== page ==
BC Court of Appeals delivers decision on Environmental Laws
May 28, 2019
On Friday May 24, 2019, the British Columbia (B.C.) Court of Appeal decided that the provincial government does not have the authority to impose environmental laws limiting the flow of bitumen through pipelines.
The unanimous decision by the five-judge panel ruled that any legislation introduced by the B.C. government would not have jurisdiction on contents that are moving through a federally regulated pipeline. This brings about some welcome news for ongoing disputes around the Trans Mountain Expansion project. To date, the project has faced issues that include; interprovincial disagreements and trade barriers in Canada, government intervention in the private sector, and uncertainty in Canada’s regulatory processes. The combination of which have stalled the project despite receiving approval from the National Energy Board in 2016.
Ongoing uncertainty arising from Bills C-48 and C-69 are also hindering the advancement of infrastructure and energy projects and harming investor confidence in our country. If passed, Bill C-48, the Oil Tanker Moratorium Act, would prevent tankers carrying more than 12,500 metric tonnes of Canadian petroleum products from getting to international markets. Recently, the Senate Committee overlooking the bill recommended that the government not proceed with the controversial bill. However, it must still face a full vote on the Senate floor and in its reintroduction for a third reading it may see more amendments. If passed the legislation would directly harm Alberta, Saskatchewan and British Columbia’s economies by targeting our responsibly produced energy products.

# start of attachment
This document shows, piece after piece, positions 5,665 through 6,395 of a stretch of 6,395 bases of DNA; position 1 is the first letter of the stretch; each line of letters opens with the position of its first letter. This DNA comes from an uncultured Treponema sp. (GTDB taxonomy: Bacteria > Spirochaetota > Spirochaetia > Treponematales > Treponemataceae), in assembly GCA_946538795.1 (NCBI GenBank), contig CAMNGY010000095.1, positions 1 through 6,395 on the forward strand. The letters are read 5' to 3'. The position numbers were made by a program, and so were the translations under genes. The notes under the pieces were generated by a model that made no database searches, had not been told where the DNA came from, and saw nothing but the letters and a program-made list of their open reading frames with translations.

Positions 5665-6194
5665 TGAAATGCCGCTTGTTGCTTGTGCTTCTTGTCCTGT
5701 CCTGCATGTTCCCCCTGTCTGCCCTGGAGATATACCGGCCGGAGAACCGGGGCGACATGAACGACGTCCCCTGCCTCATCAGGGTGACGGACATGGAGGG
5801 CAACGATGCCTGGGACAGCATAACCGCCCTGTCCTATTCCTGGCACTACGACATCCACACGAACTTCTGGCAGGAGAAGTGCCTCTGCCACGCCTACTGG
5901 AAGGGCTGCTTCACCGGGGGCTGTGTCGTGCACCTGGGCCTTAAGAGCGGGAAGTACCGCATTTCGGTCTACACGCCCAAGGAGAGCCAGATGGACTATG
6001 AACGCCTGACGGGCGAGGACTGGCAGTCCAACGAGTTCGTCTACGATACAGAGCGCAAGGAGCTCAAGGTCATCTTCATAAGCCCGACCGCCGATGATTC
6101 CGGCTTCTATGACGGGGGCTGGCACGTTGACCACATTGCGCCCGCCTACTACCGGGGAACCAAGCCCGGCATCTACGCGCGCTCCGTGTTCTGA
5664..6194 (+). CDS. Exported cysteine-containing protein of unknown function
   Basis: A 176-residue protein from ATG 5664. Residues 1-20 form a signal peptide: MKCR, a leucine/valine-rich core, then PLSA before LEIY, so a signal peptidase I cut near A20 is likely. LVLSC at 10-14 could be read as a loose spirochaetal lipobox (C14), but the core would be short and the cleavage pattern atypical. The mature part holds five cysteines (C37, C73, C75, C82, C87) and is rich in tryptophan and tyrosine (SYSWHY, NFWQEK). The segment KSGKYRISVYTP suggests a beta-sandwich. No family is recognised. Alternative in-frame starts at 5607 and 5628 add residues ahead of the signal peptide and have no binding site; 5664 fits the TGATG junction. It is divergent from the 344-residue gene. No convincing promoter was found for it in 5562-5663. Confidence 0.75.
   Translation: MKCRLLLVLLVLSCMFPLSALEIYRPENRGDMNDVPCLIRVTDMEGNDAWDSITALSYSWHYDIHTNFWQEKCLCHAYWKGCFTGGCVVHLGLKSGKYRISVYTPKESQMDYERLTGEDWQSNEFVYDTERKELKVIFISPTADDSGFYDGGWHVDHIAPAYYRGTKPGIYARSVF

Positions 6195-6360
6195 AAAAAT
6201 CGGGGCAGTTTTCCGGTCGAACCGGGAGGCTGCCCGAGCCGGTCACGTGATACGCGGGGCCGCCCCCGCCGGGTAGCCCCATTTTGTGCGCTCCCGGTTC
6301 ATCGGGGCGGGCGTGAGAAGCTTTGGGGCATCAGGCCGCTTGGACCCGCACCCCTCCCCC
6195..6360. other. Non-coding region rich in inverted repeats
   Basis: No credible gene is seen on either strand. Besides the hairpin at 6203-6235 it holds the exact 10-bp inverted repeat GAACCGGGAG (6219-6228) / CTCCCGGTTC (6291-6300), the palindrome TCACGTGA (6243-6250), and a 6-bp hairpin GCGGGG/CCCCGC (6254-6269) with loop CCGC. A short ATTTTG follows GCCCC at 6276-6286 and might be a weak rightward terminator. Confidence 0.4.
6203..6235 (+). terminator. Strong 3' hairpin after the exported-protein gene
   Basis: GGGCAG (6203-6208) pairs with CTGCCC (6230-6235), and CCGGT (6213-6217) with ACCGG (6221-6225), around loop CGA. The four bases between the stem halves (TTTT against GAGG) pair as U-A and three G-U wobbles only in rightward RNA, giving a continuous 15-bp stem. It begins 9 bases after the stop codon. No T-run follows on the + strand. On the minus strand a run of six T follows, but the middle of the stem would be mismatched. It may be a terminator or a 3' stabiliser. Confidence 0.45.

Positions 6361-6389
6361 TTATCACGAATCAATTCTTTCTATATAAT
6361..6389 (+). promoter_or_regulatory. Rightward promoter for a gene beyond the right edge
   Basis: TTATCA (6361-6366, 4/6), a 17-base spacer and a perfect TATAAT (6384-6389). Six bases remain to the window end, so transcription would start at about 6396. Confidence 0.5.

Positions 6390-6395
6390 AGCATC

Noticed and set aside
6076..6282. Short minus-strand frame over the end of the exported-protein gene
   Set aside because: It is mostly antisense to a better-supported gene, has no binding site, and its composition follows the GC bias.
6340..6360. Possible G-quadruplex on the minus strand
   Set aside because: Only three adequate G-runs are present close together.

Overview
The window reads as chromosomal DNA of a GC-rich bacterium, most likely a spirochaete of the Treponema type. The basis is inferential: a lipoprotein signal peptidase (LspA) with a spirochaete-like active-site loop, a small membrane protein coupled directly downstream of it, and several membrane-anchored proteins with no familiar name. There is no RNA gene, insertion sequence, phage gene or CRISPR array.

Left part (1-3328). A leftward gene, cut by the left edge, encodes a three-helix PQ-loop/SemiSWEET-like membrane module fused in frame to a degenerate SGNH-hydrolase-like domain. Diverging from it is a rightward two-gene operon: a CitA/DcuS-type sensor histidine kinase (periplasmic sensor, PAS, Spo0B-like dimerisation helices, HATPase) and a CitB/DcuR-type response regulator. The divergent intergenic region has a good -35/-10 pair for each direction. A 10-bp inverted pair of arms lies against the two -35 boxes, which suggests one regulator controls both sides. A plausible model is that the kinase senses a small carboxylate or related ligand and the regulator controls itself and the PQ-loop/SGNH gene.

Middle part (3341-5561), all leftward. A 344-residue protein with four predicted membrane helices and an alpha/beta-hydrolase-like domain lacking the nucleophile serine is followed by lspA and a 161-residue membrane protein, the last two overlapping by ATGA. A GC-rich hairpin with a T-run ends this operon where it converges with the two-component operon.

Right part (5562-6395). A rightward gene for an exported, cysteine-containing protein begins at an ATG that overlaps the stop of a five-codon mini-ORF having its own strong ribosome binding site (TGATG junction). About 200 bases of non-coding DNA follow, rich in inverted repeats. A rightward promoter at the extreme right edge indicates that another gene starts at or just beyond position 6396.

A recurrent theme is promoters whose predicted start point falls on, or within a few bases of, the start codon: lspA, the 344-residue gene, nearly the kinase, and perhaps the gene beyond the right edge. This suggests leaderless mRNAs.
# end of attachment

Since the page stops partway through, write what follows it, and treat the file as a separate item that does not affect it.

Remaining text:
Bill C-69, the Impact Assessment Act, which aims to overhaul how major projects are regulated in Canada, has also been eroding investor confidence. The bill, also in the Senate, has faced overwhelming criticism from industry across the country for the uncertainty it would create around assessment criteria and approval timelines. This is in addition to the criticism it has faced for moving the assessment process away from science-based decision making and placing it in the hands of politicians. Following public hearings earlier in the year, the Senate Committee passed 187 amendments to Bill C-69 reinforcing the need to overhaul the legislation. Amendments to the bill now need to be voted on by the Senate before the House of Commons can consider potential amendments.
Removing tensions around jurisdiction and ongoing regulatory uncertainty around getting major projects built across Canada would allow us to bring more of our responsibly produced goods to international markets. Getting more of our product to the world will allow Canada to remain a leader in resource-based energy while allowing us the flexibility to further pursue energy production from renewable sources.
B.C.’s Attorney General David Eby has stated that the provincial government will now appeal the B.C. Court decision to the Supreme Court of Canada.